A naïve schoolgirl, impregnated and abandoned by a sailor, left alone to face the consequences of bringing a mixed-race child into the world. A cynical machinist in a bicycle factory, involved with two women, one of whom wants marriage and the other money for an abortion. A husband and wife living together in a tiny attic, unable to find harmony in their marriage, as their dissimilar backgrounds continue to cause strife between them. These are just some of the plots that make up what has come to be known as “kitchen sink realism,” a British cultural movement of the late 1950s and early 1960s that strived to present honest depictions of the complicated and mostly unglamorous lives of working-class casts of characters. In the decades following World War II, playwrights and filmmakers established a niche to represent the faction of the population that did not profit from the booming industries that were overtaking the British Empire at the time.
Summarized above are Shelagh Delaney’s 1958 play A Taste of Honey, the 1960/61 film Saturday Night and Sunday Morning, directed by Karl Reisz, and the 1956 play Look Back in Anger by John Osborne. What these works and all the others that can be classified as “kitchen sink” have in common is the prominent figure of “the angry young man.” This character archetype is not only angry but bitter and disillusioned with life, maintaining throughout the storyline that life dealt him—and at times, even her—a bad hand. Whether desperate for a raise at work or for respect from loved ones and peers, what the “angry young man” craves most of all is radical change.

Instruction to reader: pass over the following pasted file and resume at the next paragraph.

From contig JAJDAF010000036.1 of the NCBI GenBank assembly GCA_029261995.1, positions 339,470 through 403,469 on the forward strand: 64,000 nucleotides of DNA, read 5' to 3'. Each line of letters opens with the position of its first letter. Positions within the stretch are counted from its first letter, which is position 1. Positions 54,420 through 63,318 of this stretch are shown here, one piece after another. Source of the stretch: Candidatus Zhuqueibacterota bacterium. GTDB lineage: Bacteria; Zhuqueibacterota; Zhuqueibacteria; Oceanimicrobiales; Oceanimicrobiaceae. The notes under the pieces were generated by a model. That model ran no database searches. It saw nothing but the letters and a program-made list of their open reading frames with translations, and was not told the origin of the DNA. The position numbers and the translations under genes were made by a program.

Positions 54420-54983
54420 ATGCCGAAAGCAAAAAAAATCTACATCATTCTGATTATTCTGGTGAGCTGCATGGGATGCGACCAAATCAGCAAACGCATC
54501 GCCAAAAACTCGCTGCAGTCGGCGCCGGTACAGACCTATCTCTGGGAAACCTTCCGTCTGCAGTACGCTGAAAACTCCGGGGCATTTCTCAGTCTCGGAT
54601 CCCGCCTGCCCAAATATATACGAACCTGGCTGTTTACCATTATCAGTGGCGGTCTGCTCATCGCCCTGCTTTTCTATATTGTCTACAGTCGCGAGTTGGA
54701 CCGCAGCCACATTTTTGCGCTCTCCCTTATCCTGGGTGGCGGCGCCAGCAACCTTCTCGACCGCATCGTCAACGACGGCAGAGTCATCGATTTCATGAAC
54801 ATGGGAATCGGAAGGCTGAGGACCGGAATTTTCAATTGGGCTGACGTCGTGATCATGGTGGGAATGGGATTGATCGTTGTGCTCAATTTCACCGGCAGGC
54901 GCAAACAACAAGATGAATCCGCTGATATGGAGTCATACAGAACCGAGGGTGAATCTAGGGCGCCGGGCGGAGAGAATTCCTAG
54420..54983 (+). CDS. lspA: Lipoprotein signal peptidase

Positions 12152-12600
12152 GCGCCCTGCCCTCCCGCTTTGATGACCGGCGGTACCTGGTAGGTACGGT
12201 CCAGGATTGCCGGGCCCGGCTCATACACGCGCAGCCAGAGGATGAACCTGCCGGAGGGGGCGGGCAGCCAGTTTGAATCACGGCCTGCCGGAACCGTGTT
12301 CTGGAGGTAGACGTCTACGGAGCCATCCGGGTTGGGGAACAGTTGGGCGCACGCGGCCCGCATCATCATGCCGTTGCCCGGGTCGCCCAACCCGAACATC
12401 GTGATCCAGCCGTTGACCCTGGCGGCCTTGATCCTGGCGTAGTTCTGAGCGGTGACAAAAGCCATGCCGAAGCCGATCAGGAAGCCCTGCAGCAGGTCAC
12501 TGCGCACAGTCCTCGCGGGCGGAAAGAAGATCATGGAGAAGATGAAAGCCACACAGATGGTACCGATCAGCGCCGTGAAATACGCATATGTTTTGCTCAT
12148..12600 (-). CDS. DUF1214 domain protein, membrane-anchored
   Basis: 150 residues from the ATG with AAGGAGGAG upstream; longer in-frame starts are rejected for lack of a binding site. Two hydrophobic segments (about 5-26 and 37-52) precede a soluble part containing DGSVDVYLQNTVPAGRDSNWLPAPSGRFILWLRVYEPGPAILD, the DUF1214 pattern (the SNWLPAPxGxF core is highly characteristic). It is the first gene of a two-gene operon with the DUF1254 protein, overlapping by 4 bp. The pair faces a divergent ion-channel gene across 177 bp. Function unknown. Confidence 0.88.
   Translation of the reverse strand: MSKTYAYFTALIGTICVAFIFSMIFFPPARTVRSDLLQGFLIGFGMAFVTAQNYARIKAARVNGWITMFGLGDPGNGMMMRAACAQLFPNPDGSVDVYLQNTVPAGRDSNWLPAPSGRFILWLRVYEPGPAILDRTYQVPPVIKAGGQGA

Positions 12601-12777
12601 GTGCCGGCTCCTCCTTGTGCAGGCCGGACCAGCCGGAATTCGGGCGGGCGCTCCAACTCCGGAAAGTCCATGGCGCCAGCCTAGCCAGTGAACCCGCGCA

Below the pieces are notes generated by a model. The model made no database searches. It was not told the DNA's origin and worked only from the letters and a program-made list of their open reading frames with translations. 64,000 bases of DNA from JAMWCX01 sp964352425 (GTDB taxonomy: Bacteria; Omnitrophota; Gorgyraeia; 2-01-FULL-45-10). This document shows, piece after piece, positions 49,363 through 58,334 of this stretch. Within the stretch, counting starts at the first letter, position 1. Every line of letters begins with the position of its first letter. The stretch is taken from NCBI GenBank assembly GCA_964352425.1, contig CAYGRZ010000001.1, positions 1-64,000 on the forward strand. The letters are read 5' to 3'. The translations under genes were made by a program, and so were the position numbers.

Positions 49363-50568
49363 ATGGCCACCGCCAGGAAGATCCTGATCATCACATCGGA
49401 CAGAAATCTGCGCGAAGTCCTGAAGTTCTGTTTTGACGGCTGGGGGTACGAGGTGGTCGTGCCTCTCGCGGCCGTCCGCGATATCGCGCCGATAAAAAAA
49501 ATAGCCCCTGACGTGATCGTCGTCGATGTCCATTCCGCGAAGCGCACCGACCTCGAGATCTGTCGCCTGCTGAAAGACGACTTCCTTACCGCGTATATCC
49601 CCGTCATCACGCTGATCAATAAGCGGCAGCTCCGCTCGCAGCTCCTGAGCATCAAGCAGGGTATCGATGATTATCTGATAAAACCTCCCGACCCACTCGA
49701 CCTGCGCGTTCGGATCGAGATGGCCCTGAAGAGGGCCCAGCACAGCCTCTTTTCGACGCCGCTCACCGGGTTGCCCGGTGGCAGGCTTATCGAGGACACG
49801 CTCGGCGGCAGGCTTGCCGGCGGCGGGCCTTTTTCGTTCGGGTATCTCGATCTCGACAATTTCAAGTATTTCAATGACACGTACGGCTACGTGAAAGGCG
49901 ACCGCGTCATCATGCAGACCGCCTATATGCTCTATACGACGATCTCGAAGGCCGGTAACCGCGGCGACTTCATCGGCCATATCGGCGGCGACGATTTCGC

This craving is often a reflection of the author’s own views of injustice. Cultural scholar Leslie Paul argues that both the authors and their self-insert characters’ infiltration of the entertainment scene in the 1950s was a socio-political campaign in itself. As Paul writes: “These private soldiers all carried field marshals’ batons in their knapsacks.”
A kitchen sink is not necessarily entwined into the plot of these works, but it’s an essential part of the settings. A grimy kitchen sink on stage is the silent storyteller, a revealing indication of the characters’ impoverished circumstances. When the characters in these works do leave their kitchens in their cramped flats, it’s to go to their detested workplaces, drink in a pub, or gossip and fight in the streets. That’s the extent of their world. But what the authors of the genre do make a point of conveying is that although their characters’ lives are confined—at times even claustrophobic in their unfortunate living conditions—their relationships and inner lives are rich and full of substance. They are worth exploring.
These plays, films, and novels can now be considered the immediate ancestors of popular British television series such as Coronation Street, Eastenders, and Derry Girls. Even the highly successful 2021 film Belfast, directed by Kenneth Branagh, contains elements of the genre’s social and political tensions between blue-collar characters. Through these new forms of media, kitchen sink realism lives on, long after the first round of stage-prop kitchen sinks have been packed up and put away.